By Vicky Boyd
California fruit and vegetable growers will soon have another option in their meager toolbox of soil-treatment options.
In late December, the California Department of Pesticide Regulation registered the soil fumigant methyl iodide, which is marketed as Midas by Cary, N.C.-based Arysta LifeScience North America LLC.
The department announced the registration Dec. 1 but had to wait until emergency regulations that designated the fumigant a restricted-use product took effect later in the month.
DPR director Mary-Ann Warmerdam called methyl iodide the “most evaluated pesticide in the department’s history.”
“In this case, the process has been more complex because of methyl iodide’s toxicity as well as because of the intense public interest,” Warmerdam said in a telephone press conference.
Jeff Tweedy, who heads Arysta’s business development and regulatory, says he is pleased with DPR’s registration of Midas and called it a “step in the right direction.”
The company plans a full launch of the product in California during the first quarter of 2011.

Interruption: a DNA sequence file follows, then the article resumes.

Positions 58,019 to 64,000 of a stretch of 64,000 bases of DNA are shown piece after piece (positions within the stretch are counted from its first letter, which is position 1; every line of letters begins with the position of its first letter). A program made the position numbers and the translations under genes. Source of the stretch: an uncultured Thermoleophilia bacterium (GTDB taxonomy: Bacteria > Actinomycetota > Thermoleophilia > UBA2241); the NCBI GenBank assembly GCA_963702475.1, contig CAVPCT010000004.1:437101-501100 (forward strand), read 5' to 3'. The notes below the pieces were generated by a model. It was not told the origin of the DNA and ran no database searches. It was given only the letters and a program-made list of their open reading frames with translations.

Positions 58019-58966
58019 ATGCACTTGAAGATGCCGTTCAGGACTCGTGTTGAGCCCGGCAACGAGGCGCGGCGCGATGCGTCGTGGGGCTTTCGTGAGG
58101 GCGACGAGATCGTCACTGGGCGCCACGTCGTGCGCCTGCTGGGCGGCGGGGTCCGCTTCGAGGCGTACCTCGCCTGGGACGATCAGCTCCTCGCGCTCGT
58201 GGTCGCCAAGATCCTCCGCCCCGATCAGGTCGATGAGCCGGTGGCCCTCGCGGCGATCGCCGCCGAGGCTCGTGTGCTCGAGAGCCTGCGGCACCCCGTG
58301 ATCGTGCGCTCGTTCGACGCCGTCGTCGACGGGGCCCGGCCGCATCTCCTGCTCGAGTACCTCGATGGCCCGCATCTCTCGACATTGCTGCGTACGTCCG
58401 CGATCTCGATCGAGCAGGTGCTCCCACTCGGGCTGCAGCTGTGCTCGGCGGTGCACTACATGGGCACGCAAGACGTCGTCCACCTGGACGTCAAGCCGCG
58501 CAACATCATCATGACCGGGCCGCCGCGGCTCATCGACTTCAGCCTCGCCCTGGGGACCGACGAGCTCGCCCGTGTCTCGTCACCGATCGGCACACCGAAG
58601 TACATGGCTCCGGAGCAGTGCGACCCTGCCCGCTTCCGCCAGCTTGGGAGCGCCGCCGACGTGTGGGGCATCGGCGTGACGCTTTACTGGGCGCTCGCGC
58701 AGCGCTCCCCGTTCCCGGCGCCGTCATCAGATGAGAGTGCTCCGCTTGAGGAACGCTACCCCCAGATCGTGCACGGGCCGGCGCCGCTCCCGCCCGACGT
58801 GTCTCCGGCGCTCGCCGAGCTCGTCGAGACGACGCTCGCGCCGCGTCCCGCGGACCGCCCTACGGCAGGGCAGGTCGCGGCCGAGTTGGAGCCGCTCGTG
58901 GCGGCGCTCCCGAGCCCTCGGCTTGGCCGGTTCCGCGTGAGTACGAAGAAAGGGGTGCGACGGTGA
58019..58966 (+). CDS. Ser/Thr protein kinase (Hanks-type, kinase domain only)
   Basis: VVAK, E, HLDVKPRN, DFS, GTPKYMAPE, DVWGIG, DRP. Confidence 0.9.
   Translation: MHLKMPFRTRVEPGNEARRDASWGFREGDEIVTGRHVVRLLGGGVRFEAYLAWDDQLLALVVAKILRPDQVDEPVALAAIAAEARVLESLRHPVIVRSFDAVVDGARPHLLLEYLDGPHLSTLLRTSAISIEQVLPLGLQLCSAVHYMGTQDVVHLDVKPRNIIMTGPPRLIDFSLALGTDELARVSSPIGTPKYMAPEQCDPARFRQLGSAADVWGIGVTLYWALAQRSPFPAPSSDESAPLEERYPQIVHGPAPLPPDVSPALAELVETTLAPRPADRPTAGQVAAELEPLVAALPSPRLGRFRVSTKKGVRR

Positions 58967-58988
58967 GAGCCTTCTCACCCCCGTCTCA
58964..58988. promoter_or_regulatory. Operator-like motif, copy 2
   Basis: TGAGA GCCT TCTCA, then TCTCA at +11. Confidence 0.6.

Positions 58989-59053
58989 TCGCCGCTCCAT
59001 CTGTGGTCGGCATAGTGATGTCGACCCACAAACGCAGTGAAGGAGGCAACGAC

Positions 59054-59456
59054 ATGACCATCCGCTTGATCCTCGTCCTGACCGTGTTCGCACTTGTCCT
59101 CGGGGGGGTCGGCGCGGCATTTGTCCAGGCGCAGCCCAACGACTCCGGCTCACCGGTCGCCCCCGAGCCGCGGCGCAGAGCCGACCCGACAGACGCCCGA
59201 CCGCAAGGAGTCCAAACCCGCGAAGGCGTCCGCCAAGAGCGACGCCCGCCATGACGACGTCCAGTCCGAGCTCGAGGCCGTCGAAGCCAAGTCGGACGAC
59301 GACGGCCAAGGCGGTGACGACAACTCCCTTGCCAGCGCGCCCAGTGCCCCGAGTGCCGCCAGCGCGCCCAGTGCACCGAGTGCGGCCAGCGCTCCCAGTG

Realistically, Tweedy says, California’s fumigation season ended in October and won’t begin again in earnest until March or April, depending on the weather.
The U.S. Environmental Protection Agency registered methyl iodide as a replacement for methyl bromide in 2007. Since then, 47 other states have registered methyl iodide.
The use of methyl bromide is being phased out, because many scientists classify it as an ozone depleter.
California will require the most stringent mitigation measures of any state for methyl iodide, Warmerdam says.
Use rates in California, for example, cannot exceed 100 pounds per acre compared with the EPA limit of 125 pounds per acre, she says.
In addition, only licensed commercial applicators who have completed a stewardship training program will be allowed to apply methyl iodide.
At the moment, California will not impose township or county use caps on Midas as it has on the soil fumigant Telone, Warmerdam says.
But she says county agricultural commissioners will be able to impose even stricter measures than the state requirements, based on local conditions.
California initially proposed registering methyl iodide in April 2010 after DPR scientists reviewed more than 175 studies about the fumigant’s potential health and environmental effects.
Because of public outcry, the department twice extended the 30-day comment period. It received more than 50,000 public comments.